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Effects of environmental and farm stress on abalone physiology: perspectives for abalone aquaculture in the face of global climate change


Morash, AJ and Alter, K, Effects of environmental and farm stress on abalone physiology: perspectives for abalone aquaculture in the face of global climate change, Reviews in Aquaculture, 8 pp. 342-368. ISSN 1753-5123 (2016) [Refereed Article]

Copyright Statement

Copyright 2015 Wiley Publishing Asia Pty Ltd

DOI: doi:10.1111/raq.12097


Many abalone farms are reliant on coastal water inputs which are subject to fluctuations in environmental variables such as temperature, oxygen, CO2 and salinity. Near future climate change scenarios predict that there will be more frequent extreme weather events which can exacerbate these fluctuations and potentially be deleterious to farmed abalone where these variables remain largely uncontrolled. In this review, we have taken an in depth examination of current literature on the effects of environmental stress on abalone physiology and metabolism and how this affects their health and growth. In conjunction, we have also reviewed the effects of farm-specific stressors such as ammonia, stocking density, handling, nutrition and disease and the synergistic effects of these and environmental stressors on abalone physiology. We have identified currents gaps in our knowledge of this under-studied species and have made predictions on the effects of climate change on future abalone production with suggestions for future research. In summary, it is expected that abalone will show reduced growth rates as more energy is invested in combating stresses rather than growth. Furthermore, disease outbreaks may become more frequent with greater fluctuations in temperature and salinity, both of which have large-scale effects on immunity. The current body of knowledge is mainly on whole animal effects of stresses, but we know very little of their mechanistic foundation. Research in this area as well as investments in infrastructure will be pivotal in identifying and implementing strategic interventions to maintain a sustainable abalone industry in Australia.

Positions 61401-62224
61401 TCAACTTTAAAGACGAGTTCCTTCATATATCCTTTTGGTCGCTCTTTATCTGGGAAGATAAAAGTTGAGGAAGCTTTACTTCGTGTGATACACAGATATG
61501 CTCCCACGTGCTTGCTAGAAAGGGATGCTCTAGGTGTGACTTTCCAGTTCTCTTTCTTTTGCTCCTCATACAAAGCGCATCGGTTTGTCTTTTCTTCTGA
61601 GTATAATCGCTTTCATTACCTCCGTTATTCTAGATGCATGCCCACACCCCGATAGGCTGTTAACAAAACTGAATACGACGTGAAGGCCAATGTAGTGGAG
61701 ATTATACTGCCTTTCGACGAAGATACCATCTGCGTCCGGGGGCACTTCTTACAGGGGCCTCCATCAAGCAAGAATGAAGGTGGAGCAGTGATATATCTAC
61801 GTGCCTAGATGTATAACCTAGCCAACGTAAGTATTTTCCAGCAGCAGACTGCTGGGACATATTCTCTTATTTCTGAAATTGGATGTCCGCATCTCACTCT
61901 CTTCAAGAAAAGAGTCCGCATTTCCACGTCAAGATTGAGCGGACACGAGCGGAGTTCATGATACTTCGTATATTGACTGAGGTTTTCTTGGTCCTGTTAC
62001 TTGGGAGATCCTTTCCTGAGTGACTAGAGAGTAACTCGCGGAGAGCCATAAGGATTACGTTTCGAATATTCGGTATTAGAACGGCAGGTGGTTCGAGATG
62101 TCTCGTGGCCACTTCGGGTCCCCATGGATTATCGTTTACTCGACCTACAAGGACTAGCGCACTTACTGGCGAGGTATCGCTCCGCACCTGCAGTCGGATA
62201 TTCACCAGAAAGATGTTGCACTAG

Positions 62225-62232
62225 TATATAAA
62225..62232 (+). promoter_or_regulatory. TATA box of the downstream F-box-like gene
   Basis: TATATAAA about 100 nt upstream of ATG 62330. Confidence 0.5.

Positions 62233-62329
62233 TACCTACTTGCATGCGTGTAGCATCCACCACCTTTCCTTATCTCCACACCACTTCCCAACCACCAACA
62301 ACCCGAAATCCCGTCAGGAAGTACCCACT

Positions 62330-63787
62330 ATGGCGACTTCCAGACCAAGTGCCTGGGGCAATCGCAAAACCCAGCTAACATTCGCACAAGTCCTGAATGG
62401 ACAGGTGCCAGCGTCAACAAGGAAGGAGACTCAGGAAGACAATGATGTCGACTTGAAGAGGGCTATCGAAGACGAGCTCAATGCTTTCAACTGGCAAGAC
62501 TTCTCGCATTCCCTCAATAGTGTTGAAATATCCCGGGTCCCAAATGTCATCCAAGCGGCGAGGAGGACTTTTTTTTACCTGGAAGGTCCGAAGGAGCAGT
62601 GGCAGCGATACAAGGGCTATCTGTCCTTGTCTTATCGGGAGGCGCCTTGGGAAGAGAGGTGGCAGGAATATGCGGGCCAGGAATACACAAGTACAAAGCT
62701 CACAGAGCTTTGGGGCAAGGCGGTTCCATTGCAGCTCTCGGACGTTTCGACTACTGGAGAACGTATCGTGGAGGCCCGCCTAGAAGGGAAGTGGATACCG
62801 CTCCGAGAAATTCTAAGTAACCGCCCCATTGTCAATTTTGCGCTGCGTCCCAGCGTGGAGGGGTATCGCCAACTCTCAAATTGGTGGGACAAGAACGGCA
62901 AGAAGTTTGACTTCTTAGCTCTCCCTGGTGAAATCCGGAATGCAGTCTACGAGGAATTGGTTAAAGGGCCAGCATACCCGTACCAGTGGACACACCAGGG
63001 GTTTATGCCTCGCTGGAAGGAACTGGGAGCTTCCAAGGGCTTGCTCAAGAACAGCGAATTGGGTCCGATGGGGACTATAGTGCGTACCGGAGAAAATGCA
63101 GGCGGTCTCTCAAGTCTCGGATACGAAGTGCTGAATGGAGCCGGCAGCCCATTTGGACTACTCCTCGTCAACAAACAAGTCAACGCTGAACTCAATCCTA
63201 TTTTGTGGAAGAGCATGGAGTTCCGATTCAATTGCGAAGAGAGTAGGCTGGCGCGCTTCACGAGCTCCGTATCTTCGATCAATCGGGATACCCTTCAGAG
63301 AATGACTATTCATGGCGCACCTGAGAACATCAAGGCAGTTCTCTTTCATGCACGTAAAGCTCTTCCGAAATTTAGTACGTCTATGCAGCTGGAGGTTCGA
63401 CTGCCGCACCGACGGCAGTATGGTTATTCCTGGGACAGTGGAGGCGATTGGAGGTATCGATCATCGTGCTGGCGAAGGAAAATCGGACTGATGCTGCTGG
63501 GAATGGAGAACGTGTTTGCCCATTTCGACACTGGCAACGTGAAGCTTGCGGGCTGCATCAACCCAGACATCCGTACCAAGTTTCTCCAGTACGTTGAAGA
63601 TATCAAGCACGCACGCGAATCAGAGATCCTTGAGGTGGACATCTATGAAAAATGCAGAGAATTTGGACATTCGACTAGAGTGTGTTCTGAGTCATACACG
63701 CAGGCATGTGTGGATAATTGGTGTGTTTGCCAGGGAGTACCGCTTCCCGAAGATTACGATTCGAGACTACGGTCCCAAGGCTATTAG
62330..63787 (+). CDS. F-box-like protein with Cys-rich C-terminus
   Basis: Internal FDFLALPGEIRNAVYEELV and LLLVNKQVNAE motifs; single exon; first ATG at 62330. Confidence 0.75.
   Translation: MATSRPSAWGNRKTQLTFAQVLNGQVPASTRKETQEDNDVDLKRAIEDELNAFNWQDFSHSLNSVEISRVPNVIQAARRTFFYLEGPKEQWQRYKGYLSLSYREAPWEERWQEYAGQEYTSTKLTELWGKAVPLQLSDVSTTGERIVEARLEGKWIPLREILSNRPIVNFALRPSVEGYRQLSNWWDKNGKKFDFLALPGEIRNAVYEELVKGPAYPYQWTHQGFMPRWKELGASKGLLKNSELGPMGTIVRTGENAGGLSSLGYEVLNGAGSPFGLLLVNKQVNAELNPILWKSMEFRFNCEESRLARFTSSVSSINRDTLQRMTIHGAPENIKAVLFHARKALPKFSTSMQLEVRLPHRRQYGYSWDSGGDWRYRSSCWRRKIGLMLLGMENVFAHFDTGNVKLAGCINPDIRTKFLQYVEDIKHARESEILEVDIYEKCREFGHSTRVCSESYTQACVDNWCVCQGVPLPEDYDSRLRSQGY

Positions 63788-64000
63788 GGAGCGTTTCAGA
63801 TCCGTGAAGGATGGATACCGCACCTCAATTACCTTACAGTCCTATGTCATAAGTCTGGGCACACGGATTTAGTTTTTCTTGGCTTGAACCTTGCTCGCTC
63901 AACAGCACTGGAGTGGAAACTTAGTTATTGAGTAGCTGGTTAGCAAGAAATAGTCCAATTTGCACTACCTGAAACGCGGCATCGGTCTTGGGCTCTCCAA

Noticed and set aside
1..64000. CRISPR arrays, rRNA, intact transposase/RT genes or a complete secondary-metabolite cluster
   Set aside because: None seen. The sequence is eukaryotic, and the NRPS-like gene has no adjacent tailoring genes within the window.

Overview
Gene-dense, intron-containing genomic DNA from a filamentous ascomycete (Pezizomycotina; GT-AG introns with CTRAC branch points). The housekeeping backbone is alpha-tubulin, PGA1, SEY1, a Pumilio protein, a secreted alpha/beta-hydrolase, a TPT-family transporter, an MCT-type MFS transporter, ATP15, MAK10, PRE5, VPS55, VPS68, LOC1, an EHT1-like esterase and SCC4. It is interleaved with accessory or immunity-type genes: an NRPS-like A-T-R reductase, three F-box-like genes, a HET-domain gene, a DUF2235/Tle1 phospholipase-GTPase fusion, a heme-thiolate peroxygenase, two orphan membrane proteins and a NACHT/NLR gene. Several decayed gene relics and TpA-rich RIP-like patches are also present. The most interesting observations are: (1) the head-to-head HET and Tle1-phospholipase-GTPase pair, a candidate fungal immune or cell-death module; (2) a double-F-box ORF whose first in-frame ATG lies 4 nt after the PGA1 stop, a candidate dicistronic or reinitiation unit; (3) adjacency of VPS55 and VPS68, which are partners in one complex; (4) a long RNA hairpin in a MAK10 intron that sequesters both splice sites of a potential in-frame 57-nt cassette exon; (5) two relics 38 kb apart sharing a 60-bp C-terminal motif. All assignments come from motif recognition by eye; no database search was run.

Item Details

Item Type:Refereed Article
Keywords:abalone, aquaculture, Australia, climate change, metabolism, physiology
Research Division:Agricultural, Veterinary and Food Sciences
Research Group:Fisheries sciences
Research Field:Aquaculture and fisheries stock assessment
Objective Division:Animal Production and Animal Primary Products
Objective Group:Fisheries - aquaculture
Objective Field:Aquaculture molluscs (excl. oysters)
UTAS Author:Morash, AJ (Dr Andrea Morash)
UTAS Author:Alter, K (Ms Katharina Alter)
ID Code:110036
Year Published:2016 (online first 2015)
Web of Science® Times Cited:72
Deposited By:IMAS Research and Education Centre
Deposited On:2016-07-12
Last Modified:2017-11-04

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